Service-Gateway Access

Note: Pivotal Platform is now part of VMware Tanzu. In v1.19 and later, RabbitMQ for Pivotal Platform is named VMware Tanzu RabbitMQ [VMs].

Service-gateway access enables a VMware Tanzu RabbitMQ [VMs] on-demand service instance to connect to external components that are not on the same foundation as the service instance. These components could be on another foundation or hosted outside of the foundation.

For related procedures, see:

Note: Service-Gateway access is no longer in the beta stage. It works with Advanced Message Queuing Protocol (AMQP), MQ Telemetry Transport (MQTT), Simple (or Streaming) Text Orientated Messaging Protocol (STOMP), and AMQP 1.0.


There are multiple use cases for service-gateway access. For example:

  • Accessing RabbitMQ from apps deployed to VMware Tanzu Application Service for VMs (TAS for VMs) in a different foundation
  • Replicating messages between RabbitMQ clusters in different foundations, for example, to set up federation for disaster recovery
  • Enabling apps running outside the foundation to communicate, through RabbitMQ, with TAS for VMs-deployed apps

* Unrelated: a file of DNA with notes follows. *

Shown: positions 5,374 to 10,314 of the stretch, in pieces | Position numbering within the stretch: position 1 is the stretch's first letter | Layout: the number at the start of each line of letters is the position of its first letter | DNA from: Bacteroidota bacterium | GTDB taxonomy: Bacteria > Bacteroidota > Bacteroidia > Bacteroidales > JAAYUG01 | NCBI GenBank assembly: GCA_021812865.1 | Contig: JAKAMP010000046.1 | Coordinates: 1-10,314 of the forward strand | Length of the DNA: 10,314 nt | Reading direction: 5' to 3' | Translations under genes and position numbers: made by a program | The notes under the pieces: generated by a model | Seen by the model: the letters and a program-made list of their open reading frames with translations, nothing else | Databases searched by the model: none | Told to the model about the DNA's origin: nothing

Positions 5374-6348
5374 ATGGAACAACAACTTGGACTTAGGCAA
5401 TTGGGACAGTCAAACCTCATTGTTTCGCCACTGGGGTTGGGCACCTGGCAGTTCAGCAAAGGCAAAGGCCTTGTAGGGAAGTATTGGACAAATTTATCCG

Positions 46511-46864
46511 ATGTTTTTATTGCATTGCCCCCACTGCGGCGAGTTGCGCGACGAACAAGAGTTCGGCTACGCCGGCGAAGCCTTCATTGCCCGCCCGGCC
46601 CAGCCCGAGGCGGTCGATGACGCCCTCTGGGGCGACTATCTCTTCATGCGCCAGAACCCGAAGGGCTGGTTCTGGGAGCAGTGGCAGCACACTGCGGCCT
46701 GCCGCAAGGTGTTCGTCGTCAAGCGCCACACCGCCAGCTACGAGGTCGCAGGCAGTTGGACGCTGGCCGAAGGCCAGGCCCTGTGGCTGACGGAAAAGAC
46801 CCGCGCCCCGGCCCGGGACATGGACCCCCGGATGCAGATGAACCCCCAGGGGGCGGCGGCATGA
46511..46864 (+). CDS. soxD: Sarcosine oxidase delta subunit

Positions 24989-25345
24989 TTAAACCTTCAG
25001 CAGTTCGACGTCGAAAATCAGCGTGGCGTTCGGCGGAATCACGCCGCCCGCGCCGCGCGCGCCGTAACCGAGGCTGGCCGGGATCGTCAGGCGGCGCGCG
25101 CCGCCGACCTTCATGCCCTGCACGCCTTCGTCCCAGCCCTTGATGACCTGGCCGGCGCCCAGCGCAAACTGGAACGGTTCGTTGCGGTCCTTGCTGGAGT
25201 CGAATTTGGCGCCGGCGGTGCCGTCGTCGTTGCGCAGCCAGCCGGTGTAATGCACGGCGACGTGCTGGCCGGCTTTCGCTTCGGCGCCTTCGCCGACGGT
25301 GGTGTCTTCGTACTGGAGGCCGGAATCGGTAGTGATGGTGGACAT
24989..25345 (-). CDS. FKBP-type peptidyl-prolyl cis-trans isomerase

• Using RabbitMQ as a service for apps that are not deployed to TAS for VMs


Service-gateway access to VMware Tanzu RabbitMQ instances leverages the TCP router in TAS for VMs.

Any RabbitMQ requests that an app makes are forwarded through DNS to a load balancer that can route traffic from outside to inside the foundation. This load balancer opens a range of ports that are reserved for RabbitMQ traffic. When an app developer creates a service instance on a plan with service-gateway access enabled, a port from the range is provisioned for that service instance. The load balancer then forwards the requests for this VMware Tanzu RabbitMQ service instance to the TCP router. The TCP router internally load balances between the VMware Tanzu RabbitMQ service instance nodes.

The diagram below shows how the traffic is routed from apps to the RabbitMQ nodes in this case. All apps using this VMware Tanzu RabbitMQ service instance follow the same route, irrespective of whether they are hosted on the foundation or are hosted outside of the foundation.

Diagram showing an app that is external to the foundation sending traffic to the external load balancer.
The load balancer sends the traffic to a RabbitMQ tile port in the TCP router.
The TCP router is inside the foundation.
The TCP router balances the load among the RabbitMQ nodes in the RabbitMQ service instance. Click here to view a larger version of this image.